Thank you Patricia and Margaret for your attention!!, tell me in what issue of HMF I can enter to look the files of "Namuncura" and "Contessa Gambarota".
About the mythological Contessa, nobody knows exactly if the lady invent the title, or was the people that knew her who gave to her the "Contessa" title, due to her strong and imposing personality. It is true that her surname was Gambarota, that mean in Italian "broken leg"; Ch. Q. Ritson say to me about it: ¡what an ugly name!!, I explain to him that it is very common in italian names (including the noble), ironic or pejoratives words. Fortunately I had one more worthy.....
Best regards,
Reply #6 of 8 posted 26 JAN 14 by Patricia Routley
You search for it just like any other rose. Go into Search / Lookup and ask for "Bariloche Namuncura".

Would you like us to open a file for "Contessa Gambarota"? If so, which rose do you call "Contessa Gambarota" please? The one in your comment of December 22, 2011? - or the rose in your June 18, 2012 comment?
Reply #7 of 8 posted 27 JAN 14 by rafael maino
Thank you, Patricia. The rose I call "Contessa Gambarota" is the one I post in june18, 2012. Te other one I post in my comment of December 22, 2011, is another mystery rose that I found near my house here at Península San Pedro, Bariloche, in a farm of a pioneer family of Swiss origin, whose name is Gelain, so, I put this name to the rose "Gelainia". About this rose I brought my concerns to Sangerhausen too, but no answer came to me to classify it. Thomas Havel, (Director of Sangerhausen Rosarium) who saw the photos told me that it seem Rosa l'heritierana, I look in HMF for this rose, and certainly have similar shape in general the plant, and may be the flower, but R. l'heritierana is more red, "Gelainia" is soft pink.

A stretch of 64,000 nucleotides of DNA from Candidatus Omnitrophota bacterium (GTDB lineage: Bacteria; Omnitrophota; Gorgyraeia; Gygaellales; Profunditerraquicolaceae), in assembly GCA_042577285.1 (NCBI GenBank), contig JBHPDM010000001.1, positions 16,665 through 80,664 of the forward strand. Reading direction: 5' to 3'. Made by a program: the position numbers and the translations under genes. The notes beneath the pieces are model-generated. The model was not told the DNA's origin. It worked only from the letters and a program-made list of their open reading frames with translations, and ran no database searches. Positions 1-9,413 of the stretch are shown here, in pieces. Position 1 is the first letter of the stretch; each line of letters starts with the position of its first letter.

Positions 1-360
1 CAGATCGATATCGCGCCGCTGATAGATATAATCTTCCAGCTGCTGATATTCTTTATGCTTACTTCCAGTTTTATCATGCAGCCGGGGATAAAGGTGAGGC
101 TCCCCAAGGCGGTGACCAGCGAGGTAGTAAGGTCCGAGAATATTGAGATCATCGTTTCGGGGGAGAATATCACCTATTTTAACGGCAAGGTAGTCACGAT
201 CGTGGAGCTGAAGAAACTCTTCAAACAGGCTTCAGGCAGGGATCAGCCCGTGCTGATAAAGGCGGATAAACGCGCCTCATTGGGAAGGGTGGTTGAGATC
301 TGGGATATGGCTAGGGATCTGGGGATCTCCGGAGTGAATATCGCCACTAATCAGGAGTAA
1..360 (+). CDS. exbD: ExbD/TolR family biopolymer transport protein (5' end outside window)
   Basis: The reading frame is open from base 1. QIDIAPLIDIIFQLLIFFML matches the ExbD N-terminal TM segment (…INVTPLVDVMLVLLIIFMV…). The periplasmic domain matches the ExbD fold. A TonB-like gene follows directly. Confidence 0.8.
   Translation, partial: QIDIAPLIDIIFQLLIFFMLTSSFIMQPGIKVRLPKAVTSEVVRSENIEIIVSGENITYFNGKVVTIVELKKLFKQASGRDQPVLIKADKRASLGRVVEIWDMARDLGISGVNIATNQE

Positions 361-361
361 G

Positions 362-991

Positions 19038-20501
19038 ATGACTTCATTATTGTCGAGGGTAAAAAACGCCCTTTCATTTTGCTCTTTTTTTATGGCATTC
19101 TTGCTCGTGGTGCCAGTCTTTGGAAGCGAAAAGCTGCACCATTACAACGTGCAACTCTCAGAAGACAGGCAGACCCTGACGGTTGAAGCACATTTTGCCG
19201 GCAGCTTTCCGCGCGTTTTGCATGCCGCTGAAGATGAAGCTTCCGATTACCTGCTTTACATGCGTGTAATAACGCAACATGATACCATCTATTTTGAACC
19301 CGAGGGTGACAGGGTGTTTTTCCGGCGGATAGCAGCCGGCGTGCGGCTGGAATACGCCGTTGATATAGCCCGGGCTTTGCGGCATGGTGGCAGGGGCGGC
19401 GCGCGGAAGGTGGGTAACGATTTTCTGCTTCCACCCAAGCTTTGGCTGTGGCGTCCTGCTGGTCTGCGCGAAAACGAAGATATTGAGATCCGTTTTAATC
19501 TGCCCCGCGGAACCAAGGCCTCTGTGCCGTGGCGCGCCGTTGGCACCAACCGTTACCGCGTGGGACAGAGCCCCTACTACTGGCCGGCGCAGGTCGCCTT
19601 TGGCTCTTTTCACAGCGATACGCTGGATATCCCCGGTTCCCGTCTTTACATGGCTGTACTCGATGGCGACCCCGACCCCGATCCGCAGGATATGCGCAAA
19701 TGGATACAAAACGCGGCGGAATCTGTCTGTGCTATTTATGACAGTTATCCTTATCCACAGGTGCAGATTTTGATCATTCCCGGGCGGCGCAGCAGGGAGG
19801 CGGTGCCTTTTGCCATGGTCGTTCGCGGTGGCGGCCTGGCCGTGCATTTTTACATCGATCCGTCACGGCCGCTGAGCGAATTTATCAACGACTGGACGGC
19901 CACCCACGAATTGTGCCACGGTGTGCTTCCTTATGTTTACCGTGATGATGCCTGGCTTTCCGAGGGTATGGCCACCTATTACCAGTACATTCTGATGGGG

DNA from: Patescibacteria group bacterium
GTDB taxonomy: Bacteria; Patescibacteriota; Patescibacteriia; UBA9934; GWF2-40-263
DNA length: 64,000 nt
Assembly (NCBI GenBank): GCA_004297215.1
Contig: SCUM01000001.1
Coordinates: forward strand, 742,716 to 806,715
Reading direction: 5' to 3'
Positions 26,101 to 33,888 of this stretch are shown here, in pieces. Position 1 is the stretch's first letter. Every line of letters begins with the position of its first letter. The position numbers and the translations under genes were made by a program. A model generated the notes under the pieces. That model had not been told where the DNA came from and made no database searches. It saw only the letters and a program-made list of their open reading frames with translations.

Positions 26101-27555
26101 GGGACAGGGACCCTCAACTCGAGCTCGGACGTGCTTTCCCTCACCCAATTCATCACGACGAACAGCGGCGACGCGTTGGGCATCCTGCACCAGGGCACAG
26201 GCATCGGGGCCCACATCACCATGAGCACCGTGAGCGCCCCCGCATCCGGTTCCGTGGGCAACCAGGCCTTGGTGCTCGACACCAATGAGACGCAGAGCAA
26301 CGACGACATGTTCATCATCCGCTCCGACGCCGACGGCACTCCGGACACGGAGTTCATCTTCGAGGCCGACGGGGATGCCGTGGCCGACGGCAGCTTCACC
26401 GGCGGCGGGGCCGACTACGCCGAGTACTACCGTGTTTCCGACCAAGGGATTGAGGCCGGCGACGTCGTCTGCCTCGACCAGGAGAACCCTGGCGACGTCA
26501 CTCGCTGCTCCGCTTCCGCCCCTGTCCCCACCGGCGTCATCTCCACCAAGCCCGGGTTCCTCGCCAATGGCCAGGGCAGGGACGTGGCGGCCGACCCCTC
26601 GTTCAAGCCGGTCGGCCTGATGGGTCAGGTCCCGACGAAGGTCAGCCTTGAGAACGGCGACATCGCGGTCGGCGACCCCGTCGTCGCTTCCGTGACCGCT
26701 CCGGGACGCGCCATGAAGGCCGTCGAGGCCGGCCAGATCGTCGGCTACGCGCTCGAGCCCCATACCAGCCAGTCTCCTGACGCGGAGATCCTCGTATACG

If you like to open a file for "Contessa Gambarota" and "Gelainia", I would be very grateful!

Another matter: I said in the first post that the rose HP "Bariloche Namuncura" was found by me and my friend Carolina, the fact is that the rose was found by Carolina, and she take me to see the rose, because she is a really enthusiastic beginner, that have an acute and perceptive eye to found special roses, and I was somewhat clumsy and careless in my comment, so I want to correct this error: the merit for find the rose was of Carolina Gutovnick .
Reply #8 of 8 posted 27 JAN 14 by Patricia Routley
I think I have added everything Rafael. Now if you need to add anything more, a comment in the individual files will be better. Well done for searching out and preserving these old roses.
most recent 28 DEC 13 HIDE POSTS
Initial post 26 DEC 13 by rafael maino
May be Francis Dubreuil?, first flower, young plant, unidentified Tea
Reply #1 of 5 posted 27 DEC 13 by Patricia Routley
The leaves seem more elongated than the 'Francis Dubreuil' in commerce.
Reply #2 of 5 posted 27 DEC 13 by rafael maino
Hello Patricia, thank you for your prompt response, I never saw F. Dubreuil, I don´t know nobody here in Argentina that have it, this plant I buy in a nursery in the Buenos Aires prov., unidentified, the plant is very young, I get it this winter, and it´s obviously a Tea, surprisingly it flower double dark velvet red (very little flower, but it is the first...), the most close I find it´s F.D., ¿?, do you suggest another possibility?, thank you again, best regards!!
Reply #3 of 5 posted 27 DEC 13 by Patricia Routley
I was thinking of the original 'Francis Dubreuil'. Have a look at Jedmar's Rosenzeitung 1896 picture which seems to have long leaves (if they belong to the pictured 'Francis Dubreuil'). As well see CybeRose's Gardening Illustrated 1906 black and white picture. Both pictures seem to show a scrolling bud.

I can't help any further with teas unfortunately - they do not grow well where I live. But there are other members who may be able to help you. In the meantime, take side-on photos of any hip, the pedicel and a leaf placed on your hand (for scale).